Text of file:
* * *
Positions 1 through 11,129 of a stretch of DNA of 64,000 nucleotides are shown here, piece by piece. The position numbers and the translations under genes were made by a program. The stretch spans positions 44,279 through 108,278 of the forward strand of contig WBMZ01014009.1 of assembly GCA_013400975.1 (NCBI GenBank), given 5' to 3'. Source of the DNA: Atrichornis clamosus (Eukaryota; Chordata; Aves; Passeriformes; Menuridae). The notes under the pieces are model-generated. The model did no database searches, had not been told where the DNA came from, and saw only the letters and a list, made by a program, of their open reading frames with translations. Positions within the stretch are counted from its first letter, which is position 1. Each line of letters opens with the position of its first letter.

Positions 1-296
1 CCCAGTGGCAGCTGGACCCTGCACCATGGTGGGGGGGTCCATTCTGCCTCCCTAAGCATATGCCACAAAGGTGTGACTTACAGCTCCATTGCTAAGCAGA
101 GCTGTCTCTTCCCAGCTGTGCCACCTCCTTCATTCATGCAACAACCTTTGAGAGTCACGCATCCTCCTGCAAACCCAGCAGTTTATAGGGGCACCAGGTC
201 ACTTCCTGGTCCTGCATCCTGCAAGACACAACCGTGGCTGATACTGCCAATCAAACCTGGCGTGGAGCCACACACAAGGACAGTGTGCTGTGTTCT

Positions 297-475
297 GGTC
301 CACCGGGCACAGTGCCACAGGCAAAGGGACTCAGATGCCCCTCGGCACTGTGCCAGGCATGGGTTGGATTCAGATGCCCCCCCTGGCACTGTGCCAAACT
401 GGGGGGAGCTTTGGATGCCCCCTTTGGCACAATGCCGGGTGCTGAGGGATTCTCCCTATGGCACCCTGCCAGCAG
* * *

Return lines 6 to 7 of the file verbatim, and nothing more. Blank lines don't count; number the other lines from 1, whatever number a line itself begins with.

Positions 297-475
297 GGTC